In my experience, the cheaper a room is offered, the less likely the landlord is to be willing to consider benefit claimants as tenants. I even had one landlord tell me that I was too old for his property full of people in their 30s (I’m 31), as he seemed to confuse my mobility aid for a decade in age. As such, it is only people who earn enough not to rely on state safety nets that have the luxury of choosing where to live.

I’m not writing this to evoke personal sympathy, in fact that’s the last thing i want.  I’m one of the lucky ones insofar as I have recently received back payments of the disability benefits I had applied for over a year previously, leaving me in the ludicrous  situation of being a homeless benefit claimant contemplating as a place to find temporary accommodation. More pragmatically, I’ve been able to use the back-pay to afford a room I in a shared house I would otherwise never afford. I write about my situation because I know how rare it is for someone in my circumstances to have the kind of happy ending I had to my homelessness crisis.

The soft gentrification of London’s once diverse boroughs is thus being driven by the flagrant prejudice and avarice of rent-seekers[1], i.e. private landlords. The rent-seeking behaviour that drives the unregulated property market was first posited as aspirational by Thatcher’s government, who simultaneously began a policy for the wholesale sell-off of the majority of the UKs social housing stock. With cash-strapped local authorities unable to invest in new housing stock, and so-called affordable developments[2] in the capital only being affordable to highly educated professionals, the poor are being pushed out of their traditional neighbourhoods in favour of young mobile white iphone wielding university graduates in Khaki shorts and bushy beards.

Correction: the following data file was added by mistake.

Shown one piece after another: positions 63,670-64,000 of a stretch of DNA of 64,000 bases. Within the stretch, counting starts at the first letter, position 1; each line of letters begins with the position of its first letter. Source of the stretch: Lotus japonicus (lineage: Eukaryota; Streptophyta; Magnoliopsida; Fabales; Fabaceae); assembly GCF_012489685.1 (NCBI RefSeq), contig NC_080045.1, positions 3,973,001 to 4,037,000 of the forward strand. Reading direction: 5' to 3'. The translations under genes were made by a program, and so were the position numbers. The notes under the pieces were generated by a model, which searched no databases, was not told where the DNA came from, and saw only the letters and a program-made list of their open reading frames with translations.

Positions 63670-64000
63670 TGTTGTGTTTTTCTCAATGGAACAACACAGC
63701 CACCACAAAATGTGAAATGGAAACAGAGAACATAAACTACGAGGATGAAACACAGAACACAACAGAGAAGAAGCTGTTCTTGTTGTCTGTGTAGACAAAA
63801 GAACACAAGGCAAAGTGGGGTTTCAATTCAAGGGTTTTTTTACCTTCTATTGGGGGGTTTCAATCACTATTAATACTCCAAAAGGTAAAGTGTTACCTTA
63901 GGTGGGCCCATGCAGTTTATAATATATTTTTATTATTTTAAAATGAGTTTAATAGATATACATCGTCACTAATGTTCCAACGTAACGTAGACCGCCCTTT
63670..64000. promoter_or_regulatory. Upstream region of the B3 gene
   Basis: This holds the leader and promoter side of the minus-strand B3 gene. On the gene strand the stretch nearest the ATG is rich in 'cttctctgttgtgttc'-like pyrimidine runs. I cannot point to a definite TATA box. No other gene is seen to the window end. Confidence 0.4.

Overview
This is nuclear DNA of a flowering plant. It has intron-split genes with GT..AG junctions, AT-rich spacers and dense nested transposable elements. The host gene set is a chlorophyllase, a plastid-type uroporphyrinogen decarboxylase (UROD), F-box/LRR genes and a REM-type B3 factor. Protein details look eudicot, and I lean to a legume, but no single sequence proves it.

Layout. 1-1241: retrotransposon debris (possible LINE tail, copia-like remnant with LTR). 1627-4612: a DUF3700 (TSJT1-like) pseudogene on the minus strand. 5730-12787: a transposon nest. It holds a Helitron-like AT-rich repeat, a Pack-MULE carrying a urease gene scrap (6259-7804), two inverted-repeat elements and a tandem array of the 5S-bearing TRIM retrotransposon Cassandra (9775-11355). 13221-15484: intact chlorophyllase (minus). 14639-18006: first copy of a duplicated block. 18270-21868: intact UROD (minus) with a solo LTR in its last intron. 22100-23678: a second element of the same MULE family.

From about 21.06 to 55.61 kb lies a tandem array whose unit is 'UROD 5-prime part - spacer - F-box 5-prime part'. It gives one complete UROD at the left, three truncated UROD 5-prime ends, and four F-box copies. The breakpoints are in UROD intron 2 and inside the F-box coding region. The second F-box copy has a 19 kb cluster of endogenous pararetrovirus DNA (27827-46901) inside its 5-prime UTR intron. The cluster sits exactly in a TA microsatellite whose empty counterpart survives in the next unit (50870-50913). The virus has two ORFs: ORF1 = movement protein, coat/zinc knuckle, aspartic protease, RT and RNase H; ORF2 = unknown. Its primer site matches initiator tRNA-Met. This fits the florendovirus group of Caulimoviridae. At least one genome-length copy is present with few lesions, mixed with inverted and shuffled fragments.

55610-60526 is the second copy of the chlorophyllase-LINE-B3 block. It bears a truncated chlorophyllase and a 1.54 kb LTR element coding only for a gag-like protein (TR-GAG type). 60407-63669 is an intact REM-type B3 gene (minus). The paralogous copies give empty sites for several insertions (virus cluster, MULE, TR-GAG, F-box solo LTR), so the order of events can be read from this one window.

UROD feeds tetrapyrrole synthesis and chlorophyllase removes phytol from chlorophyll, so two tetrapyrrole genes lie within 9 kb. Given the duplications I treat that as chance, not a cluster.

There are several ways this process of gentrification could be slowed, halted, or even reversed, but it is unlikely that either would happen under the Neoliberal consensus of the political parties who take turns to rule Britain. The Local Housing Authority limits which exacerbate the problem were imposed by New Labour in 2008, and it is highly unlikely that the London Assembly have the will or power to implement even the laxest of rental controls under the leadership of the Tory Party’s Buffoon-in-Chief, Boris Johnson.

In reality, we need a radical reform of the entire housing market, a true implementation of the human right to adequate housing and an end to the abuse of property ownership for profit made on the back of social and economic inequality.


[1]   I use the term rent seeking in the sense of Anne Kreuger and Adam Smith to denote the acquisition of capital through manipulation of the sociopolitical environment rather than through wealth creation or by traditional means of production. It is thus not limited to “rent” on property.

Generally only applies to Key Workers, all of which are professions requiring at least an honours degree, if not postgraduate or vocational training, such as a medical diploma, teaching qualification or social work masters.